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How to get faster email responses

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Anthony Pica
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How to get faster email responses

My instructor called it “voicejail” 15 years ago.

To this day, I generally prefer email over voicemail because I can process information more efficiently.

The problem is that I receive lots of email. We all do.

It’s a challenge when written communication lacks clarity or requires too much effort to understand, because it puts a burden on the reader. Think about the infamous "Thoughts?" email… it takes the sender only seconds to write, but costs the recipient minutes to think of a decent response.

It’s not just the recipient who’s responsible for timely responses; it’s also the sender.

It’s our duty to respond to customers quickly—even if their question isn't initially clear—but when it comes to our co-workers, managers, and friends, it’s in our power to get faster response times.

Several years ago, I needed to transport a table my wife found online, so I sent my father a message. The conversation went something like this:

  • “Can I borrow your truck?”
  • After a couple hours, he says “Sure, when?”
  • “This Saturday”
  • The next day, he writes “What time?”
  • “11am”
  • Eventually, he responds “OK”

It took a couple days before I was able to tell the seller when I could pick up the table. It was sold to another buyer.

If I had asked my father, “Can I borrow your truck for 2 hours this Saturday at 11am to pick up a table?” I’d probably be crafting this post on that beautiful, vintage table with a hot cup of chamomile tea.

Ambiguity and lack of information cause slower responses.

Email overload is a challenge, but we can mitigate it by doing more work up front when sending a message. Attack the challenge by being clear, specific, and thorough. You’ll minimize the number of messages in the communication thread and close the loop faster. You’ll save time in the long run.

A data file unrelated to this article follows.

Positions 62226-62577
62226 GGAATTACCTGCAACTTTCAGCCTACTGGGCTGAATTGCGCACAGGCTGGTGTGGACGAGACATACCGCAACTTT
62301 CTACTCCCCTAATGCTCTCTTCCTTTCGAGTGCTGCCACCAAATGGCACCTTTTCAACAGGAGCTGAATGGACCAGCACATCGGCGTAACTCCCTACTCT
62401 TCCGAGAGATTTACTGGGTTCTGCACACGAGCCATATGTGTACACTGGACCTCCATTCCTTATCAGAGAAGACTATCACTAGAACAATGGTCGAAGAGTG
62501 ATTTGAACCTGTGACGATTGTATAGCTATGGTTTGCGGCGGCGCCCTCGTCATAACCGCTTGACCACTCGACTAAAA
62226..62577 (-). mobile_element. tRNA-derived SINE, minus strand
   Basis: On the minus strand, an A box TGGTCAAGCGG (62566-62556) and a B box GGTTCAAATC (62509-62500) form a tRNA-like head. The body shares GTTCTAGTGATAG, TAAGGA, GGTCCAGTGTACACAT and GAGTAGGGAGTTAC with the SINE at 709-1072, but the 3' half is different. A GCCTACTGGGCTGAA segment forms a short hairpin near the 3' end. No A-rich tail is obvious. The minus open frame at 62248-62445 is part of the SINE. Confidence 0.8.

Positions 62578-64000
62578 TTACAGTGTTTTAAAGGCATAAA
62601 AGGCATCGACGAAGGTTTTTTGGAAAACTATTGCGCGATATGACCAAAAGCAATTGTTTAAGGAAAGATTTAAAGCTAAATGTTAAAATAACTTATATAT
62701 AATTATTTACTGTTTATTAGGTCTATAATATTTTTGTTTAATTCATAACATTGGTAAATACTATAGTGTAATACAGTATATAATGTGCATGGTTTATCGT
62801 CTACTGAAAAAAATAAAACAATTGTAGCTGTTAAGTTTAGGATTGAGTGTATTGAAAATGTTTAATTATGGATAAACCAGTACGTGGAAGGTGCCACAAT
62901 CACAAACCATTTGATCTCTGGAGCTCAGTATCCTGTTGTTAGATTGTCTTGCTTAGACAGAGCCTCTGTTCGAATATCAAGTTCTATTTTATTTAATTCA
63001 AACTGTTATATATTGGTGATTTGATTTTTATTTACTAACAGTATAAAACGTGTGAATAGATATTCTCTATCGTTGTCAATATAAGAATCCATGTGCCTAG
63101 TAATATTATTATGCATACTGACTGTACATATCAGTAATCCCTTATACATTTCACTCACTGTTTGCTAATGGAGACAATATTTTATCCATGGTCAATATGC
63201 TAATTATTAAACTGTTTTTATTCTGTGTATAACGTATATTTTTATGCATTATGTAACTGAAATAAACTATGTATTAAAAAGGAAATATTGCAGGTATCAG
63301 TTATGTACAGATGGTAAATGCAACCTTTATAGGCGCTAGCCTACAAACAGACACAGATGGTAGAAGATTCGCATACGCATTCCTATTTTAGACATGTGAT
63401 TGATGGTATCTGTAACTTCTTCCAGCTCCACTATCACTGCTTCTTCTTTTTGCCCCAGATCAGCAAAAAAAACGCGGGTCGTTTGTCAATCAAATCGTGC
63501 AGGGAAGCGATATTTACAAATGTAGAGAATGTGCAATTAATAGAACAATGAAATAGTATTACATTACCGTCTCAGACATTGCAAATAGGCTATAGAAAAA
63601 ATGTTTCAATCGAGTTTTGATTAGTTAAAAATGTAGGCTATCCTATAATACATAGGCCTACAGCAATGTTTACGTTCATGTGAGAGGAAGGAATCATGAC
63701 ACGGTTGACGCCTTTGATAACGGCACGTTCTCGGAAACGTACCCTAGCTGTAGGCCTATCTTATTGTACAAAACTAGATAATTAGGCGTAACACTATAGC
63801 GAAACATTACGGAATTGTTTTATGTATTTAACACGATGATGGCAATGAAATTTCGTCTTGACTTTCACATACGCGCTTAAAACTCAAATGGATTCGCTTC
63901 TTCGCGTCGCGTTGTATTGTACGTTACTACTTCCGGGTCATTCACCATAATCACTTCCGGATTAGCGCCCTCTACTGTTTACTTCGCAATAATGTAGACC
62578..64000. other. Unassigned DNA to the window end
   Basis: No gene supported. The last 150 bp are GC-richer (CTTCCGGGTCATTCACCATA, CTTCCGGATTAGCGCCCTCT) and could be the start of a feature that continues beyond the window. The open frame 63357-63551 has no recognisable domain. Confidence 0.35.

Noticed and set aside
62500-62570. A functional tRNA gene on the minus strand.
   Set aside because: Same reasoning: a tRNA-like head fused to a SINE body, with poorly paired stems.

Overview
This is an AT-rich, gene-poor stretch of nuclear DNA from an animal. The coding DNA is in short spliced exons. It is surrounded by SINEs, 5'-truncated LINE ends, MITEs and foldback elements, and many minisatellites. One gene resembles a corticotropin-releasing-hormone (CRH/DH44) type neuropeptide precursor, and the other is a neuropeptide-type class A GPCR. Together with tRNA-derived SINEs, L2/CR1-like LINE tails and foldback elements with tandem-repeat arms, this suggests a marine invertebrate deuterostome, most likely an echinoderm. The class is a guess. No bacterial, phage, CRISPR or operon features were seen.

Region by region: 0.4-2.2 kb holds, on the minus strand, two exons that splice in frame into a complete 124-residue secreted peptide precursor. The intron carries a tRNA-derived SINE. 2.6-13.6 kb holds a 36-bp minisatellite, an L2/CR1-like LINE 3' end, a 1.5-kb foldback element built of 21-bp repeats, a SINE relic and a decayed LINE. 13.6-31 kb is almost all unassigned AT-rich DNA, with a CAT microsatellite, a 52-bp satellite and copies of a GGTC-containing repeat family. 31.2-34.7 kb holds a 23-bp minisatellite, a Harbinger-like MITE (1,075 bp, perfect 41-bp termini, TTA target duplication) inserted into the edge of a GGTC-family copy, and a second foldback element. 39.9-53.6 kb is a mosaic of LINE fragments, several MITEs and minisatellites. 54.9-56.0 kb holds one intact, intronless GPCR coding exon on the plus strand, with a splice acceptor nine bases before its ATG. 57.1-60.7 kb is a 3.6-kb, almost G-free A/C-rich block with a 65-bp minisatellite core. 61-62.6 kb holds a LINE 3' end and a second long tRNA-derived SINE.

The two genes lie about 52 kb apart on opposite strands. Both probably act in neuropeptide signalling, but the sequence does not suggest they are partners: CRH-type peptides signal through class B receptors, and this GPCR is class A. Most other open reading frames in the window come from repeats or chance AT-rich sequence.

Shooting off quick emails to save time in the short term might end up costing you in the long run.

How to get faster email responses

The next time you send an email to someone, put yourself in their shoes and ask yourself, “how can I compose my message in a way that reduces the time and effort needed to respond?”

4 tips for getting faster responses:

1. Don't overcommunicate.

Ideally keep your email short, but if you need to include context to support your message, make it concise. Include why the recipient should care, but exclude details that aren't directly relevant. Know whether your audience prefer details or the big picture. Stick to your point and be economical with your words.

2. Style and presentation matter.

Pay attention to the rhythm of your text. For example, don't put long sentences next to each other. Shorter sentences are easier to read. Avoid tall paragraphs and use line breaks for scanability. If your email is long, bold the key words to capture attention.

3. Make sure your question is specific.

Specificity sticks, generality blurs. "What do you think?" is vague. Instead, ask "what's one thing you'd like to see improved on the new sales page?" Isolate your questions so it stands out. Or, provide a list of 3 options to choose from. For example, "which option below do you prefer?" Replying "Option A" is easy for the recipient.

Bonus: don't bundle polarizing questions. For example, asking "are you feeling better?" and "do you still feel sick?" at the same time is confusing because it

4. Lead with your premise.

In military communications, the bottom line up front style is effective for capturing attention and helping readers make a decision whether to continue reading. Consider putting your main point directly in the subject. After all, if your email isn't opened, the body won't be read.

Remember, it’s not just the recipient who’s responsible for timely responses; it’s also the sender.

Cardinal on Fence

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